pork carnitas

Pork carnitas on a baked sweet potato. The pork was done in a slow cooker, which is a definite plus.u

Shepherd's Pie

Shepherd’s Pie


Romesco garlic shrimp with zucchini noodles.

Overall, I have to say this was a great book for me. I am glad I picked it up, and I’m sure it’s once I’ll be referring to again and again. And it’s a plan that’s easy to follow, or at least easy to know if something fits or not.


About Dallas Hartwig

Dallas grew up in beautiful British Columbia, Canada. His interest in making the world a better place converged with his interest in science in college, when he received a BS in Anatomy & Physiology from Andrews University in 2000, and an MS in Physical Therapy in 2001. He became a Certified Strength & Conditioning Specialist in 2003, and has since accumulated many health and exercise-related certifications, and is on the Advisory Board for Paleo f(x) and the Athletic Advisory Board for Fitwall. Dallas is also on the Board of Editors and Reviewers for the International Journal of Human Nutrition and Functional Medicine.

He co-owned a strength and conditioning facility until co-founding Whole9 in 2009. The team has since turned Whole9 into one of the world’s premier Paleo-focused communities, and their site and original Whole30® program has grown to serve a million visitors a month.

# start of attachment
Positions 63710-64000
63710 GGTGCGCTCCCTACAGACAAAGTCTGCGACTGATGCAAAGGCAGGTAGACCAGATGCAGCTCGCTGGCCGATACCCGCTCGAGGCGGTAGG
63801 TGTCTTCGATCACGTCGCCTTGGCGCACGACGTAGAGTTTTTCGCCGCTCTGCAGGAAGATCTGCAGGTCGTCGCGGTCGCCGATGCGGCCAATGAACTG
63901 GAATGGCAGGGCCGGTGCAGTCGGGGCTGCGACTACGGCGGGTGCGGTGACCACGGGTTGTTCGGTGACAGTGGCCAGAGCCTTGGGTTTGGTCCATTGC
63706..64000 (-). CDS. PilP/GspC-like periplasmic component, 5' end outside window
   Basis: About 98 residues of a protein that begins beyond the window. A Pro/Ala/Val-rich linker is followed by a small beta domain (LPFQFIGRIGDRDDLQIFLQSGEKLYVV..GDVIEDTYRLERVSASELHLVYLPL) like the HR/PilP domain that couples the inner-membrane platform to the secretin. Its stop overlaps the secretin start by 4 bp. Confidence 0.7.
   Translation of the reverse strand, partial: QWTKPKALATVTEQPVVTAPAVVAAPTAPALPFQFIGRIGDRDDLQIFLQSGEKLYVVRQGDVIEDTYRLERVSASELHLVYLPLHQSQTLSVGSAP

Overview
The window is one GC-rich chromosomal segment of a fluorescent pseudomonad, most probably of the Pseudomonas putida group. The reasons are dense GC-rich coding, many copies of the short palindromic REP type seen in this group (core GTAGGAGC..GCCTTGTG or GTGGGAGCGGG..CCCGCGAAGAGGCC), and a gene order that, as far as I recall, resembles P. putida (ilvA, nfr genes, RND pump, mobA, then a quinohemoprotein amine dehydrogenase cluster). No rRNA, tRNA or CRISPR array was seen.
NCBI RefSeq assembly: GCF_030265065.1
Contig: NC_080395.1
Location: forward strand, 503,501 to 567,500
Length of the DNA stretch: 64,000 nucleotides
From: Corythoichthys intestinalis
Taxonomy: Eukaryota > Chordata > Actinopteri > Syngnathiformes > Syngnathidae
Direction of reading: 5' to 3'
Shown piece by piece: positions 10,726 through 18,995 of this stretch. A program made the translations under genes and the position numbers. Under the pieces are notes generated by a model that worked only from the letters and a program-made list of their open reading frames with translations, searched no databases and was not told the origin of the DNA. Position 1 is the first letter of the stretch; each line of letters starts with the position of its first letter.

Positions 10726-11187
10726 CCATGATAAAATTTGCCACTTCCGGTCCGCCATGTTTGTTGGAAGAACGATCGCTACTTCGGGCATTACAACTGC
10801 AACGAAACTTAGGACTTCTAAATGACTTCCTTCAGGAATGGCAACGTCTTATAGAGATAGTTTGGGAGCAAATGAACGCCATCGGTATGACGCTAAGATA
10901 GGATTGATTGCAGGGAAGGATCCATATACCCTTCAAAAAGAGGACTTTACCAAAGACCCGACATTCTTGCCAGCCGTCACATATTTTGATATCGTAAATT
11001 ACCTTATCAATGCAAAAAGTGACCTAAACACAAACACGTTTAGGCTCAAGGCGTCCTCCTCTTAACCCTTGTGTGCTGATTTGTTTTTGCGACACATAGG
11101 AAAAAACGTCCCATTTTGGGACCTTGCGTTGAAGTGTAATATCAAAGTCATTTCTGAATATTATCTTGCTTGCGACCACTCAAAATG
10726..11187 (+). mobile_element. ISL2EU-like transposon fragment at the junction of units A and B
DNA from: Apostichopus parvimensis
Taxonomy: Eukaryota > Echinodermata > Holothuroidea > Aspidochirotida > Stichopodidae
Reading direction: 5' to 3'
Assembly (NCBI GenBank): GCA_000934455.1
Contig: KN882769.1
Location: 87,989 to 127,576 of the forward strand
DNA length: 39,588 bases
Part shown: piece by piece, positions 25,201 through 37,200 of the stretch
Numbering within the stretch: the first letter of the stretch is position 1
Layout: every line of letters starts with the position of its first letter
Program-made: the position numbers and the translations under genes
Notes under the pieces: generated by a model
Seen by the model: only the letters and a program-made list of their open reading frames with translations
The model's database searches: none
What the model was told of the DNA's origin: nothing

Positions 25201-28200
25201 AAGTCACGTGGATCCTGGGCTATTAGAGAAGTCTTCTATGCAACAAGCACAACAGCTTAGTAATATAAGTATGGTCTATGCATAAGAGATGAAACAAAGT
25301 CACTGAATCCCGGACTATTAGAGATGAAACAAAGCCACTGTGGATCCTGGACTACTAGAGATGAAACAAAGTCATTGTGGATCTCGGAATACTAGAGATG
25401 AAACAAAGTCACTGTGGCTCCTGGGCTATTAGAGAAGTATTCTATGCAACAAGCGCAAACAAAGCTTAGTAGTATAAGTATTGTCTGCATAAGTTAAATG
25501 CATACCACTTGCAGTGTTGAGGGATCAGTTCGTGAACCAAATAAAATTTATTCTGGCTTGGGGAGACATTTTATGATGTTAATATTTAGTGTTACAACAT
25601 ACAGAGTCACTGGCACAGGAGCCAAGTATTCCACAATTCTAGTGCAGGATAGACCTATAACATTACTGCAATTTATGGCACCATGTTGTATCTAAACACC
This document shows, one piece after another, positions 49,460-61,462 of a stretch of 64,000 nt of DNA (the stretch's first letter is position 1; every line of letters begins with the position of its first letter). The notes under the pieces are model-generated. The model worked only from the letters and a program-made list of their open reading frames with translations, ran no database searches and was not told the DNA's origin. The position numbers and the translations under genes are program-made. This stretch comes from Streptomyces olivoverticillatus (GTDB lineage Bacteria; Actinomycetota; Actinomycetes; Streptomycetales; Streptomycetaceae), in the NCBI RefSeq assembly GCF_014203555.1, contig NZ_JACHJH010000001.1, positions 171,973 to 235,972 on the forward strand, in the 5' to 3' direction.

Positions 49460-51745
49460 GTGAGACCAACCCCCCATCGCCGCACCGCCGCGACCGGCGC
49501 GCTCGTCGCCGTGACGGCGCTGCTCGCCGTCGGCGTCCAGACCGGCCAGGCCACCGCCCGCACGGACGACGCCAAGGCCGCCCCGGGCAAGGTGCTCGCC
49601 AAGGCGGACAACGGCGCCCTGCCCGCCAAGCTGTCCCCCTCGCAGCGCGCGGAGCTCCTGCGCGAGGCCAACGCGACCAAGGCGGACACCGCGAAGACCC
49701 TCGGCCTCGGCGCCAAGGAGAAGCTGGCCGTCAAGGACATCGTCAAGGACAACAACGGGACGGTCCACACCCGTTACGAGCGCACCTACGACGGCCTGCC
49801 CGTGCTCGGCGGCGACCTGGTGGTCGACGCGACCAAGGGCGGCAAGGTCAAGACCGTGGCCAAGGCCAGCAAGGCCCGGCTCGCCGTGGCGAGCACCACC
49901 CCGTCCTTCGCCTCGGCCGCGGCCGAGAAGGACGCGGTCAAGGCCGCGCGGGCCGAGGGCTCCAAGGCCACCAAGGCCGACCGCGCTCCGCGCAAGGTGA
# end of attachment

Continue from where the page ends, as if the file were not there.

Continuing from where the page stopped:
In 2012, he co-authored the New York Times bestselling book It Starts With Food and founded his functional medicine practice. In his free time, Dallas rides his motorcycles, snowboards and mountain bikes, and travels both for personal enrichment and for Whole9 health & lifestyle seminars.

About Melissa Hartwig

Melissa Hartwig was born in Nashua, NH, and was a typical East Coast girl (active, Type-A, and never talked to strangers) until moving to Salt Lake City, UT in 2010. She quit the highest paying corporate job she’ll ever have in April of that year to found Whole9, a community focused on health, fitness, balance and sanity. Since then, the Whole9 (and their original Whole30® program) have grown to serve nearly a million visitors a month, and Melissa once again has health insurance.

She is the New York Times bestselling author of It Starts With Food, and a Certified Sports Nutritionist through the International Society of Sports Nutrition. She is an Ambassador for Lolë, a lifestyle brand that encourages women to Live Out Loud Everyday by getting active and getting involved in their communities, and is on the advisory board for Paleo Magazine. She has been featured in the Wall Street Journal, Details, Woman’s World, and Redbook, and travels the world speaking about the Whole30 and changing our emotional relationships with food.

1,000 Foods to Eat Before You Die by Mimi Sheraton

1,000 Foods to Eat Before You Die by Mimi Sheraton 1,000 Foods to Eat Before You Die by Mimi Sheraton
Published by Workman Publishing Company on January 13, 2015
Source: NetGalley
Genres: Food, Travel
Pages: 1008
Format: eARC